Italian ice cream with different coloured and flavoured layers with a layer of fruit and nuts separating each, Spumone often also includes whipped cream. The ice cream flavours are typically chocolate, vanilla, pistachio and cherry and cherries predominate in the fruit and nut mixture.
The traditional colour scheme is red or pink, green and brown — approximating the colours of the Italian flag. In this regard Spumone can be seen as the forerunner of the well known Neapolitan ice cream whose flavours today are chocolate, vanilla and strawberry but were originally pistachio, vanilla and cherry.
This cake with the exotic name (it means ‘pick me up’ in Italian) is made by soaking ladyfinger biscuits in coffee, then layering them with a mixture of eggs, sugar and Mascarpone flavoured with cocoa. The basic recipe has been adapted into a range of different cakes and desserts, but it appears the original Tiramisu came from a restaurant called Le Beccherie in Treviso, Italy in the 1960s.
Tiramisu is often made in a rectangular or square pan, or as a dessert served in round glasses, often with the addition of whipped cream and whipped egg mixed with Mascarpone to make it lighter and foamier. It is also often flavoured with alcoholic liqueurs such as Marsala, Madeira, Irish Cream, Tia Maria or Kahlua.
Zabaione or Zabaglione
These are two names for the same Italian dessert, made with egg yolks, sugar and sweet wine (typically Marsala). It can also be served as a beverage, made from the same basic ingredients.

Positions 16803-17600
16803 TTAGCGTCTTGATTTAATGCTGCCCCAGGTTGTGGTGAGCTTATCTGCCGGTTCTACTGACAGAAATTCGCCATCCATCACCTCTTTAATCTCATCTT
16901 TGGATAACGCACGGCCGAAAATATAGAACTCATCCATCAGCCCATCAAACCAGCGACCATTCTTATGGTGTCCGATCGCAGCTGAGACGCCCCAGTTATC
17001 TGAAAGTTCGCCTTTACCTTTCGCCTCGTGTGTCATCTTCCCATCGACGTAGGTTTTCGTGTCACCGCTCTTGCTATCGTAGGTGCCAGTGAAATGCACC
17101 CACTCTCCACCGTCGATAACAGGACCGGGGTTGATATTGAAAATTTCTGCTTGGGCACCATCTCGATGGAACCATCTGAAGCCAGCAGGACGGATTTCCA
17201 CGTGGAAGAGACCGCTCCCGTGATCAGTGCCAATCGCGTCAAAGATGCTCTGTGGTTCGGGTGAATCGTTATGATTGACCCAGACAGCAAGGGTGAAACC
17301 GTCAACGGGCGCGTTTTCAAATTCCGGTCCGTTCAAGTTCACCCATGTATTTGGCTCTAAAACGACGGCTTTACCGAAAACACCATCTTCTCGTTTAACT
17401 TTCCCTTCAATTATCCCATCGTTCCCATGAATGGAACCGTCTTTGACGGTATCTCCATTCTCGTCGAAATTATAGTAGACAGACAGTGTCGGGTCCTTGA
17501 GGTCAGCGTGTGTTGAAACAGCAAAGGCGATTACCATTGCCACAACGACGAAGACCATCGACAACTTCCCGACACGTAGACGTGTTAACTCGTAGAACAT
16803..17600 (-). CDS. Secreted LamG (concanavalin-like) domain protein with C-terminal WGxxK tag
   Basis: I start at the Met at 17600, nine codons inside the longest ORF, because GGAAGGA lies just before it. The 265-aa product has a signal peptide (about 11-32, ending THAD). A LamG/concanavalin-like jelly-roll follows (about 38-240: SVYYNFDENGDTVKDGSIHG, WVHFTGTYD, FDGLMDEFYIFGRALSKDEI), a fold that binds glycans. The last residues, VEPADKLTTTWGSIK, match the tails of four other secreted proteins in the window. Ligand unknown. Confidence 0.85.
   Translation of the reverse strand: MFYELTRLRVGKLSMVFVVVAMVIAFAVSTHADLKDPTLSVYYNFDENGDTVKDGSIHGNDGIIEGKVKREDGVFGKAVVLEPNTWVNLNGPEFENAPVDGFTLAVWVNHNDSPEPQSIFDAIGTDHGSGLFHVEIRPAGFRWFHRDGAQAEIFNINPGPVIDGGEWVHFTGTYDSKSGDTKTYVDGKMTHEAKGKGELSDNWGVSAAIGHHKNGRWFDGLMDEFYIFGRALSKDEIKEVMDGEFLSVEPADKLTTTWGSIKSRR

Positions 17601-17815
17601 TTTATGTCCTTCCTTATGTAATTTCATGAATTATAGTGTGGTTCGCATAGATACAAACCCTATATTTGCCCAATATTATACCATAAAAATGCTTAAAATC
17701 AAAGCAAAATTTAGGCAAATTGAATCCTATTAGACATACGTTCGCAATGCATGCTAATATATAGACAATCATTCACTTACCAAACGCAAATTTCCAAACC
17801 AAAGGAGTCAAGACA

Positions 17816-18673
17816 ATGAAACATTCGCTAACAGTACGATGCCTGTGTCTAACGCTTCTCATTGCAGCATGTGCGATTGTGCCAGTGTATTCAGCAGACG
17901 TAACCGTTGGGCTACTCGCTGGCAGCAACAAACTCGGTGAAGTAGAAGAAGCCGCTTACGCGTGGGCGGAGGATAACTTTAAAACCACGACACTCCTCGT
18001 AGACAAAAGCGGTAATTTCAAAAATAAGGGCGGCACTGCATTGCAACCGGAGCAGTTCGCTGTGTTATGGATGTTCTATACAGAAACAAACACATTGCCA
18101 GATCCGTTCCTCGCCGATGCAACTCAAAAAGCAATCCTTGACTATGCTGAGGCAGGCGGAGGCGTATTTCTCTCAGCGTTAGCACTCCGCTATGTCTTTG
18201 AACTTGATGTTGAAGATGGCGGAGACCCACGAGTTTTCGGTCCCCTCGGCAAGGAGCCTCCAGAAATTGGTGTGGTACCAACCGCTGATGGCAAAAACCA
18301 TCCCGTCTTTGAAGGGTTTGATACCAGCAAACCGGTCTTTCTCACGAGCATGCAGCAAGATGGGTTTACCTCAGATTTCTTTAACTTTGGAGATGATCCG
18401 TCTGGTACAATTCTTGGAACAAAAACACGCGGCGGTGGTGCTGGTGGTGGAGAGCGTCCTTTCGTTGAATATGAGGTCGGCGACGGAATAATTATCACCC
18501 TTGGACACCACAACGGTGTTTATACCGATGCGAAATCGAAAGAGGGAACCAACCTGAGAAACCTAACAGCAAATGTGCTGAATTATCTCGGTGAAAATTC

The traditional recipe utilises raw egg yolks but it can also be made with custard cooked in a bain marie and finished with whipped cream or beaten egg white. It is often served in a parfait glass with the addition of fresh berries.
Despite its name which translates as English Soup, this is actually a custard-based dessert similar to trifle. Hailing from the Emilia-Romagna region of Italy, Zuppa Inglese recipes can be traced back to the late 19th century.
Similarly to Tiramisu, Zuppa Inglese is made using ladyfinger biscuits (or sponge cakes) but this time they are dipped in an Italian herb liqueur called Alchermes. The biscuits are layered alternately with layers of crema pasticcera (egg custard) that has been cooked with lemon zest to impart a citrus flavour. Dark chocolate is also sometimes added during the process.
Zuppa Inglese is usually served topped with cream, meringue or almonds and has inspired a gelato flavour with similar taste.